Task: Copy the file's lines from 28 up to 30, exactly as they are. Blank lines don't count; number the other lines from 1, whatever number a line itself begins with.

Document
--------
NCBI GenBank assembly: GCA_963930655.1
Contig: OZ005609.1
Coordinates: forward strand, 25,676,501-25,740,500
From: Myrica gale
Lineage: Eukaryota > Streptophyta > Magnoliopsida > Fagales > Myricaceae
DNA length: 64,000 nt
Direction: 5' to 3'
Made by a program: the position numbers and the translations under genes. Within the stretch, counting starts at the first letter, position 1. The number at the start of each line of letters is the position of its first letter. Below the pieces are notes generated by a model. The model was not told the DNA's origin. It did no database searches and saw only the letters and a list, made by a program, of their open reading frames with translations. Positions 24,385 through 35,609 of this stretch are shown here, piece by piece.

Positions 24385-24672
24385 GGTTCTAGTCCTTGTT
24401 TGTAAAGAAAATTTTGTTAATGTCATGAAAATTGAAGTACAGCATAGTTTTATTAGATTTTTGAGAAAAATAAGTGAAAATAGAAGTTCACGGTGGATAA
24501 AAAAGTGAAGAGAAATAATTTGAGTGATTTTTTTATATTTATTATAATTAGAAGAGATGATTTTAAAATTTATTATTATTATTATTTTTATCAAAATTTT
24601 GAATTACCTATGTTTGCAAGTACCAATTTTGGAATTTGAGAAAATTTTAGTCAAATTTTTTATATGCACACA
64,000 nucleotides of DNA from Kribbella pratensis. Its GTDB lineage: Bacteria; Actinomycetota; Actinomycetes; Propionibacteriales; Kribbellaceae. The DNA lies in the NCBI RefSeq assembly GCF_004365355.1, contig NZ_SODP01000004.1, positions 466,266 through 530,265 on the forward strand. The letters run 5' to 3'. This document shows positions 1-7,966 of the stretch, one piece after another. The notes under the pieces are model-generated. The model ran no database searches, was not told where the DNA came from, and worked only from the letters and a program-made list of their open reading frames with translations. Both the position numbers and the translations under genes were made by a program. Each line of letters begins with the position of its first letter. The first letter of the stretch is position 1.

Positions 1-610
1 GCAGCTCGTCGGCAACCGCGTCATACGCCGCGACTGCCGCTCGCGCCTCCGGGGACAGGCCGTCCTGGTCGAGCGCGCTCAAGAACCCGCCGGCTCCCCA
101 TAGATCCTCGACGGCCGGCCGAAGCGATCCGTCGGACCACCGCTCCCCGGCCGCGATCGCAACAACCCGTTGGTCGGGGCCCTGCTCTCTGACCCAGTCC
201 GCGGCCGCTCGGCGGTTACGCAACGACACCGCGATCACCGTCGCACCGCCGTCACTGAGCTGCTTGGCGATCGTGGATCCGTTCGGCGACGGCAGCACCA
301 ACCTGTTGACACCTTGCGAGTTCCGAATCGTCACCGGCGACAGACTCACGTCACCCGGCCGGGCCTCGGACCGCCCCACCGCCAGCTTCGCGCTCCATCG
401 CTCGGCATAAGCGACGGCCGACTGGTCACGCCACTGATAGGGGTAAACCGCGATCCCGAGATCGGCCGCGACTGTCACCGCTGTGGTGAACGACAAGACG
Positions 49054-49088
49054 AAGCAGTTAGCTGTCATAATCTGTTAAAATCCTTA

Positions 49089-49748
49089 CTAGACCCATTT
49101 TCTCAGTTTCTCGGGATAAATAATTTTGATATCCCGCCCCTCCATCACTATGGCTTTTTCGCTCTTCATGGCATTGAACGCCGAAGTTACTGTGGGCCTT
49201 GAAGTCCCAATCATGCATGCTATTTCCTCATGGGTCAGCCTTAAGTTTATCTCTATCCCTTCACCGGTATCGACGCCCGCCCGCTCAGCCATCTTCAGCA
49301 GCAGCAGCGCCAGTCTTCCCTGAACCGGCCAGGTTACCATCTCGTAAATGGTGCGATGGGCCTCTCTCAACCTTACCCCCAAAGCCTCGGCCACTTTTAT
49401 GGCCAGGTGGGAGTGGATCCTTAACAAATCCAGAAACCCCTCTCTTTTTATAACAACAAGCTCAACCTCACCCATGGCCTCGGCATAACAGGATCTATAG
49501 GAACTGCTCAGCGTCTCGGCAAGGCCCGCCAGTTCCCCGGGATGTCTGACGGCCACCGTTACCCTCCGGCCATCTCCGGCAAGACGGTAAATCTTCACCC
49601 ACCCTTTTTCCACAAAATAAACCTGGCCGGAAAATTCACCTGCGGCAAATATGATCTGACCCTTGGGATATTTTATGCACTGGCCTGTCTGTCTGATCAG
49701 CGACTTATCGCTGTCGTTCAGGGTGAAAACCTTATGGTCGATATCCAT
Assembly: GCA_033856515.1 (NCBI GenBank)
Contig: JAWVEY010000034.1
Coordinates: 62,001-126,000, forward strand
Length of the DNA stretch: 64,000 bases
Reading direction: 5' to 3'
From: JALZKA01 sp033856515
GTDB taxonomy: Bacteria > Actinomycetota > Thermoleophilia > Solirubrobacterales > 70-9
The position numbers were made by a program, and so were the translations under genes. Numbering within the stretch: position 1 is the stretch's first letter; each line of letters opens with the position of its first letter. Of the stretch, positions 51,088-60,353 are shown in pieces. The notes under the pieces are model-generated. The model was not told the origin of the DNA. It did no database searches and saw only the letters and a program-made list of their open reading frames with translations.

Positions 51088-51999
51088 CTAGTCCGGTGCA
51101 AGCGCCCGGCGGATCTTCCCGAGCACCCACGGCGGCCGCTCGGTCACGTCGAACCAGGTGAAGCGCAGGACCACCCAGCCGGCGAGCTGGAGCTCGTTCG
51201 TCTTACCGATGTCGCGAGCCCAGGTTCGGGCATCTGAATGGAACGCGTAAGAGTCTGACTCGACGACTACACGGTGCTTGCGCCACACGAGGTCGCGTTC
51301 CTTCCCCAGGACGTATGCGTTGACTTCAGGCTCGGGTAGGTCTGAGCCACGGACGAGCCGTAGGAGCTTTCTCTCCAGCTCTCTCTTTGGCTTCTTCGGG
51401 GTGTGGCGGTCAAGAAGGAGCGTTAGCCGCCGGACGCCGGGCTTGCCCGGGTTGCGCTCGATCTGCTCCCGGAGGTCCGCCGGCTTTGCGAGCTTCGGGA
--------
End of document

49401 GGCCAGGTGGGAGTGGATCCTTAACAAATCCAGAAACCCCTCTCTTTTTATAACAACAAGCTCAACCTCACCCATGGCCTCGGCATAACAGGATCTATAG
49501 GAACTGCTCAGCGTCTCGGCAAGGCCCGCCAGTTCCCCGGGATGTCTGACGGCCACCGTTACCCTCCGGCCATCTCCGGCAAGACGGTAAATCTTCACCC
49601 ACCCTTTTTCCACAAAATAAACCTGGCCGGAAAATTCACCTGCGGCAAATATGATCTGACCCTTGGGATATTTTATGCACTGGCCTGTCTGTCTGATCAG